Thousands gathered at a dawn service at Gallipoli have been told by Justice Minister Amy Adams that the friendship between New Zealand and Turkey can inspire those in conflict today.
"For those men who came ashore here, few could have imagined that a century later we might gather in this place, not as adversaries but as friends," Adams said, speaking as the New Zealand Government's representative in the Anzac Day service.
"That the very enemy they were fighting might one day host scores of New Zealanders who travelled halfway around the globe to honour their fight."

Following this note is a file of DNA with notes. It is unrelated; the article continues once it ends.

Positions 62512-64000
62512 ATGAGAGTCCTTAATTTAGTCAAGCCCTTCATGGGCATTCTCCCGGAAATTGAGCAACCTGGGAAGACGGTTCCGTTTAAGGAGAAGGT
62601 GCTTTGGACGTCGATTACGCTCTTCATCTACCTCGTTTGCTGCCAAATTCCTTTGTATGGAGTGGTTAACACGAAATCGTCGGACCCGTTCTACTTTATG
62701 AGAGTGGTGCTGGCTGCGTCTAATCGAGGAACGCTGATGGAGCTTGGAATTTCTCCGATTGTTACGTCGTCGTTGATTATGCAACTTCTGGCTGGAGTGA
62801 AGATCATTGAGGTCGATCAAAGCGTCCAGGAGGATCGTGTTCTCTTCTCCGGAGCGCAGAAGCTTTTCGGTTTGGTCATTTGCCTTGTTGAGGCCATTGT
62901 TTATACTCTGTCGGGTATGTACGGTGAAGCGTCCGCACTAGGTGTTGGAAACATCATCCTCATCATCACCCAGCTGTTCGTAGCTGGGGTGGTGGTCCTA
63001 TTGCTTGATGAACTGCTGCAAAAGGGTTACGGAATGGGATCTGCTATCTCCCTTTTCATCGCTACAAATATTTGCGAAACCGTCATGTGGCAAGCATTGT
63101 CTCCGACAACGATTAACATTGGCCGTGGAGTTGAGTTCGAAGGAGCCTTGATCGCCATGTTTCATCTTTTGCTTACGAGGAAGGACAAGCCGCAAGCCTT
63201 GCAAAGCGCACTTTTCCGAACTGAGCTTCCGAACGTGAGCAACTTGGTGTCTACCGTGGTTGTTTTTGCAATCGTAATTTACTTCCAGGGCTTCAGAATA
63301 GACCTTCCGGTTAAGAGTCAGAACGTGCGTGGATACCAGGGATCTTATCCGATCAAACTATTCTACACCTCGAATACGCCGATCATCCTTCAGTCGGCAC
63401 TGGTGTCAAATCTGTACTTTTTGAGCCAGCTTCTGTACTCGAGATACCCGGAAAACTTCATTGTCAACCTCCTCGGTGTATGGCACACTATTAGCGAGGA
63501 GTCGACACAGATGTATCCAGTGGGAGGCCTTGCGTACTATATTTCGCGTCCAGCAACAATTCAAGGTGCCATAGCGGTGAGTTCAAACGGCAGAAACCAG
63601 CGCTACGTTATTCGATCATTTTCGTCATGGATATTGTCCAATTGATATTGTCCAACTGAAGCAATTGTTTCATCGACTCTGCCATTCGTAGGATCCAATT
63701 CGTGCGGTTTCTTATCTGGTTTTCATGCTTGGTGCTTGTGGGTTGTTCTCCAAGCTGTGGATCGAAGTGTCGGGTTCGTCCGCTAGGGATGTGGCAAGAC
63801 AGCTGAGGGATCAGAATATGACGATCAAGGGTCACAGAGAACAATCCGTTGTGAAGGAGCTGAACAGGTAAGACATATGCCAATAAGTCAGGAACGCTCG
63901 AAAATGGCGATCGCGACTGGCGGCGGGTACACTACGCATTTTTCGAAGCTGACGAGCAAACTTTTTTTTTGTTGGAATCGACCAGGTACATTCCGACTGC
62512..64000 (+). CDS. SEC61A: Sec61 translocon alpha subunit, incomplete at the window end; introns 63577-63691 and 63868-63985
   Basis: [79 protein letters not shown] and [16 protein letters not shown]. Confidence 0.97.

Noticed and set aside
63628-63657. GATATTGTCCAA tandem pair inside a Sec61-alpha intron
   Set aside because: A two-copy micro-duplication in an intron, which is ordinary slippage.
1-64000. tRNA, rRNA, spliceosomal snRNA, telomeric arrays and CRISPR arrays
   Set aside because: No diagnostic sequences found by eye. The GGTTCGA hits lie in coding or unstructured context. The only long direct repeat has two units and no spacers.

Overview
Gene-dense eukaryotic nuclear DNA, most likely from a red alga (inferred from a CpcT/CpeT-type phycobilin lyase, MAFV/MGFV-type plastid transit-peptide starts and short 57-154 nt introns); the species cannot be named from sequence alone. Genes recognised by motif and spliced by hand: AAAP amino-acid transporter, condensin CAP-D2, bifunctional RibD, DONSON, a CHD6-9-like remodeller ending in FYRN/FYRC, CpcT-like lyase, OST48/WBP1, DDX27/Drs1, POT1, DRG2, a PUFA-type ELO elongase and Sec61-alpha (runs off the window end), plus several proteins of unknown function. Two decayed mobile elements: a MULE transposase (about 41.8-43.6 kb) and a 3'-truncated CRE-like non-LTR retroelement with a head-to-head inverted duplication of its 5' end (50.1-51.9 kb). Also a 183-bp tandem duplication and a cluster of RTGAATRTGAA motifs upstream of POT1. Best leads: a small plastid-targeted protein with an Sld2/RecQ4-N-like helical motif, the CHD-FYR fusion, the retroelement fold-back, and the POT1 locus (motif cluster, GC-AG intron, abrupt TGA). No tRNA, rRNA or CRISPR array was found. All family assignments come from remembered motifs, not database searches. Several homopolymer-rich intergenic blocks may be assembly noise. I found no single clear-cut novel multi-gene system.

New Zealand honours and thanks the Turkish people "who stand vigil at the graves of our men", Adams told the crowd.
"This peninsula of war is now a place of friendship and healing. It's proof that enemies can become the truest of friends ... we hope it inspires those conflicts around the world where deep-rooted hatred seems impossible to overcome.
"May they turn to Gallipoli and see what can become of their bitterness."
At a time of concern in New Zealand at how Kiwis living in Australia will be affected by a toughening of citizenship requirements, Adams paid tribute to "our Aussie mates".
"Fighting side by side, it was impossible for the Kiwis not to be filled with admiration for the splendid courage and heroism of the Australians - nor them for ours.The bravery shown on these hills formed the Anzac spirit and was the birth of a bond between nations."